© 2016 by Allan Dyen-Shapiro

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My new website and blog

February 8, 2016

I've reached the point that I now need a website for my fiction career. Welcome. Here you'll find a list of all the short stories I've sold with links...

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Are you owned by your employer? Have you been reduced to their tool?

February 15, 2016

The evidence is in: consuming soda and other products laden with high fructose corn syrup is contributing mightily to diabetes. Undebatable. Yet, what is debatable is the extent of corporate responsibility. Are beverage companies liable for these diabetes cases? I don't know about you, but I tend to enjoy a Coke every once in a while. I've weaned myself from the frequent soda consumption I engaged in during my twenties, more because it was adding to my waistline than to any risk of diabetes, as my genes are pretty good on that score. And I consume it knowing very well that it isn't good for me. But it tastes good. 

 

There are many other legal businesses engaged in things that aren't good for us. Marijuana entrepreneurs in states like Colorado did billions of dollars in legal business last year. The extent of harm is debatable (and taking money out of the hands of the Mexican drug cartels might indeed be a good thing), and certainly those using it to alleviate tremoring in MS or AIDS wasting syndrome are well justified in using it, but I don't think anyone credible has ever argued that consumption of marijuana for those not using it as medicine improves their health. Smoking it undoubtedly contributes to the risk of lung cancer, as does smoking anything. 

 

Companies that make tobacco products, companies that make handguns, companies that make weapons sold to Middle Eastern and Near Eastern countries--certainly all of them in one way or another contribute to death and misery. And none of these companies are going away any time soon.

 

So, you've decided to work for a company (or other entity) that is doing some harm in the world (even if it also doing some good). To what extent are you complicit?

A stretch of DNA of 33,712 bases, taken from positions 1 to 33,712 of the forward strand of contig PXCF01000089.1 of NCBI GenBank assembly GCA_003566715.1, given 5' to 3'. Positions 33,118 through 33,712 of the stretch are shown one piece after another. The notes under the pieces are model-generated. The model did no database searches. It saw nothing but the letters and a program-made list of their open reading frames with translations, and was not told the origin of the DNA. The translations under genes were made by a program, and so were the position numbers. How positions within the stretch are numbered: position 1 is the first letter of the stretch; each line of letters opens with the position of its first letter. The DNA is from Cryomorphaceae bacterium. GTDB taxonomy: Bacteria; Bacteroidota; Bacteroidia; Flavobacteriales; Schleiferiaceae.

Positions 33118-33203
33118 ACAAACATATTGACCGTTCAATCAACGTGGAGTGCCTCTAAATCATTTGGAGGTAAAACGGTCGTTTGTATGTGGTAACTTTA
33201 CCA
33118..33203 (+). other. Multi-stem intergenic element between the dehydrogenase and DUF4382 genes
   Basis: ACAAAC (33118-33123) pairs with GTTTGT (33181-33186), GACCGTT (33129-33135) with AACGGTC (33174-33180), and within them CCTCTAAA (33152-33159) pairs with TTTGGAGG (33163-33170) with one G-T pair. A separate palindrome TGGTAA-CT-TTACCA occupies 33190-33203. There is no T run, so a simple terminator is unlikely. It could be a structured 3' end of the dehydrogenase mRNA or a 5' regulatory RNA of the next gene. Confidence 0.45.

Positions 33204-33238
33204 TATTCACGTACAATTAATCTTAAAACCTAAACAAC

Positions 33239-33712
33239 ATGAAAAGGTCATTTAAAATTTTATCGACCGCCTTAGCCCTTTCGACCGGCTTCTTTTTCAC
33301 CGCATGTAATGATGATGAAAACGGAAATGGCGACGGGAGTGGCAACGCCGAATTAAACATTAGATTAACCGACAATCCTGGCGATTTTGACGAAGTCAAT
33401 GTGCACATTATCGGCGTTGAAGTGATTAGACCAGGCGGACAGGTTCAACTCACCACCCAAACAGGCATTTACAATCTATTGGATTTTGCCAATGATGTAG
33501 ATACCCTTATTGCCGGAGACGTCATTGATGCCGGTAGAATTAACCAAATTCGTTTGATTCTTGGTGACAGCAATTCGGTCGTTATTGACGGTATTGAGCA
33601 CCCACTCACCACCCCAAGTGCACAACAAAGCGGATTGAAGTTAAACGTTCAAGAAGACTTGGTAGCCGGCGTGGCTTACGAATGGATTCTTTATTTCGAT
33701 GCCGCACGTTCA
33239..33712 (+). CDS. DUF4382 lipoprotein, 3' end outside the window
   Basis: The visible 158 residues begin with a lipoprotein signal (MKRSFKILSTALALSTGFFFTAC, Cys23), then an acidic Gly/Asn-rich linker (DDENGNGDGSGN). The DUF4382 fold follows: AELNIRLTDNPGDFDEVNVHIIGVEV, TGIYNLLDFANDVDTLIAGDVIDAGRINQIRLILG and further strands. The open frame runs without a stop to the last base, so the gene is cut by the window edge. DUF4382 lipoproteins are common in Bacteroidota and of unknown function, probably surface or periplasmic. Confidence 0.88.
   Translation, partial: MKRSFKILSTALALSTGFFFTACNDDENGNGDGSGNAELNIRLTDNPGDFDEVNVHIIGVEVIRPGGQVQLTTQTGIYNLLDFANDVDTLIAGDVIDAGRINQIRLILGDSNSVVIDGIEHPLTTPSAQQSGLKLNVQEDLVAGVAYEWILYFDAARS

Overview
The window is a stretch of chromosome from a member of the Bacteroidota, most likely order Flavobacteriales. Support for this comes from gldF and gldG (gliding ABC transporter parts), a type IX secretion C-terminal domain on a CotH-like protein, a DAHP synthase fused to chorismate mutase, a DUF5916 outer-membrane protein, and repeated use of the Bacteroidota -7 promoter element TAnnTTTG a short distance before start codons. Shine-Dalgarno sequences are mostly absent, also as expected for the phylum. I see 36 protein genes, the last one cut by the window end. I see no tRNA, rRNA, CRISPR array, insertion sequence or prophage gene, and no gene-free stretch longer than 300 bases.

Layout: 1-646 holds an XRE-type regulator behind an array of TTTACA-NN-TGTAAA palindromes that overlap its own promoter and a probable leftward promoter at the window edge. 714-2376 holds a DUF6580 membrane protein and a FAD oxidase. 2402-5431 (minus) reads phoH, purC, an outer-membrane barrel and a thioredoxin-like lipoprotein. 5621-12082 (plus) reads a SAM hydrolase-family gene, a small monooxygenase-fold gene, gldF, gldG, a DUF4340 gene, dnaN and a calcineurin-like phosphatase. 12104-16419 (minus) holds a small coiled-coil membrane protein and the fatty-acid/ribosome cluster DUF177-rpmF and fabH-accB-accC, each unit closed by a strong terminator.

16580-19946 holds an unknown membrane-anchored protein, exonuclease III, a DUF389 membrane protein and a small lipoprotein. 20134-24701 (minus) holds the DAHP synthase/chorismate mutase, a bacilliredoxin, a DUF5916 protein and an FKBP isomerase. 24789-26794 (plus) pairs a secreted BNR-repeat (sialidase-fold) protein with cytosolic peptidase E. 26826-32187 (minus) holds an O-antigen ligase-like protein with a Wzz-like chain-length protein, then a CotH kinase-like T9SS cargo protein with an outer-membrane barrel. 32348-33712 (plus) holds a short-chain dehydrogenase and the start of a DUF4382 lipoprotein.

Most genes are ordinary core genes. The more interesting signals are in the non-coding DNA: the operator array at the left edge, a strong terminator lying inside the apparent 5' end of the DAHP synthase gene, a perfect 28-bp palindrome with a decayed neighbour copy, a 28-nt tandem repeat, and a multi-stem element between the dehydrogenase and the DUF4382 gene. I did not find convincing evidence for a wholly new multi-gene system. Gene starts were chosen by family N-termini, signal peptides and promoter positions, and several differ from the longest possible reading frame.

The time I had to consider this in my own life more than in any other was when I applied for a position with the USDA back in 2004. It would have moved me back to Berkeley, put me in charge of 17 Ph.D. scientists and their groups, and given me adjunct status at UC Berkeley. I finished as the top candidate, and then they cancelled the search, deciding all candidates were too young and inexperienced to fill this role, because this role included interfacing with commodity groups and the California state government.

 

Were I to have been offered this position, I would have had to meet with Governor Schwarzenegger weekly. I would have been prohibited from making any political statements contrary to his policies, as I would have been considered to be speaking for the federal and state government. Not knowing if I'd get this position, I considered the cost: shutting up publicly. I also considered the gain: bringing a lot of funding to very important areas of research. At the time, the only biologist with federal funding to work on alternative energy would have been in my group. And I could have shunted more money into this area. And into non-chemical control of plant diseases, a major long-term goal of what had been my research. 

 

I decided I could, in good conscience, make that compromise, as it would have accomplished a lot more good than silencing me caused harm. Could I have lived with this compromise? I don't know, I'll never know, I didn't get the job.

 

But I have observed the way the jobs held by others have changed them. One of my colleagues in my scientist days did very good agricultural research until the company switched priorities. They wanted her to employ her analytical skills to a new project developing better clothing and equipment for soldiers in battle. This was during the Bush II years; she objected to many of the uses to which this equipment would ultimately be put. But she had kids to support and a mortgage to pay; she had a husband also working for the company. She did the work. She never spoke of it again. Nobody from the company ever said anything, but she allowed her voice to be silenced.